A basking shark eats anything that swims into its mouth. Much like myself when I’m hangry and want food. (fact found on @sadanimalfacts on Instagram). All images are from Liz Climo who is absolutely wonderful so check out her Instagram @lizclimo.
Isn’t it expensive to eat plant based? What do you eat for breakfast? Can you have honey? Are you getting enough nutrition? Commonly asked by my grandma. These are all questions I get asked pretty frequently about eating as a vegan and I think they’re valid questions.
So no, it isn’t expensive to eat plant based. I say plant based because technically if you’re only following a meal plan that excludes all animal by-products including honey but you’re using products that contain animal by-products or products that might be tested on animals, then technically you’re not living a vegan lifestyle. That was something I didn’t know until I looked into it. Veganism isn’t a diet, it’s a lifestyle but I think any step towards a kinder, more wholesome lifestyle is a great start. If you’re just following a meal plan, then you would technically be a plant-based eater.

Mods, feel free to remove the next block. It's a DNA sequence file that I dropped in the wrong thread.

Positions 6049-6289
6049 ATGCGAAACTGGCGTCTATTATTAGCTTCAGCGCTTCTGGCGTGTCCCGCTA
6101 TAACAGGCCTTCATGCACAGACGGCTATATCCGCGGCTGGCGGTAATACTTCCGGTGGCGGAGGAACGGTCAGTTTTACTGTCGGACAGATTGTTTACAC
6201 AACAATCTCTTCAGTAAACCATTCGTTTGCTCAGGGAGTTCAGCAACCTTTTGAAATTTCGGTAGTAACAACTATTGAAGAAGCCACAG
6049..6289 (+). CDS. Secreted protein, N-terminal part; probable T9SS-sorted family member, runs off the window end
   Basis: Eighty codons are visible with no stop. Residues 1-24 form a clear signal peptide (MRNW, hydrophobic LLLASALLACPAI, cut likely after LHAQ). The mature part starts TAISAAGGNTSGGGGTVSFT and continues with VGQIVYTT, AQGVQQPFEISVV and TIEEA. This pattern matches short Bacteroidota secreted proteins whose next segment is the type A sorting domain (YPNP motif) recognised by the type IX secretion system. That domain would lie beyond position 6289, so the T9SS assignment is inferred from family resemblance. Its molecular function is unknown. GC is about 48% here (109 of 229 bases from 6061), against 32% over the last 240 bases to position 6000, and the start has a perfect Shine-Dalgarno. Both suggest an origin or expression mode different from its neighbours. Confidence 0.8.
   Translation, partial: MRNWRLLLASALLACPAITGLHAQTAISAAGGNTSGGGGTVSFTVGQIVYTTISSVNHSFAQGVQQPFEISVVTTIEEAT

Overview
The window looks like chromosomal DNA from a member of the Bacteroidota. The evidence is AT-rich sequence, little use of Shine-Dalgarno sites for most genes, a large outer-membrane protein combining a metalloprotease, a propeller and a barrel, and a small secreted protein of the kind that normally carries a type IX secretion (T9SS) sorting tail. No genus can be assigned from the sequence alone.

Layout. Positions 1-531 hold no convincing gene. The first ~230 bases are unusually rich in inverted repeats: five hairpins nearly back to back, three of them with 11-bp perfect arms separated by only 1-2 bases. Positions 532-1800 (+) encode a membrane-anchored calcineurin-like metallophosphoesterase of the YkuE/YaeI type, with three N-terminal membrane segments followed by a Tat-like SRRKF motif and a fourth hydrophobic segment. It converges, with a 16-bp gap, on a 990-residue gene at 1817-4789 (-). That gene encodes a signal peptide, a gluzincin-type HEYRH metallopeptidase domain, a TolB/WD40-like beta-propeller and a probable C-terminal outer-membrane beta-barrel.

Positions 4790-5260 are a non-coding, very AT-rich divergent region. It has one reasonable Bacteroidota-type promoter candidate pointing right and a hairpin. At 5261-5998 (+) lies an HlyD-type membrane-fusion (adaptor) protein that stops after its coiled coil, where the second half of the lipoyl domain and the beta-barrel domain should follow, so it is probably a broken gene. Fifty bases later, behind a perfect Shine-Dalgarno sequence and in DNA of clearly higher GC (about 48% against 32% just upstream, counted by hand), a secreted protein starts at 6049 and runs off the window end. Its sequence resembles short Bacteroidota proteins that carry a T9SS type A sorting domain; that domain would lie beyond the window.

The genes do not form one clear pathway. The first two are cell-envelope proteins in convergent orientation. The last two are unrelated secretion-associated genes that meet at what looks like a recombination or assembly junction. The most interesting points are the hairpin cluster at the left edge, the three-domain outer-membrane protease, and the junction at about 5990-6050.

But back to my answer. A plant-based/vegan lifestyle is only as expensive as you make it. You don’t need to buy all organic, fair trade, food or products. You can live off of a simple diet and make it affordable. That’s why I love stores like Aldi because it’s budget friendly.
So I decided to share my vegan pantry staples. The list is broken up into pantry staples (things I make sure to always have available), extras (things that I like to have available all the time but they definitely are not necessary), and some recipe suggestions that you can make from the pantry staples I listed. All items with a * are what I would consider essential essentials or foods that I always try to have available.
AKA, foods I always have on hand or else I will shrivel up and starve….not really that sounds dramatic.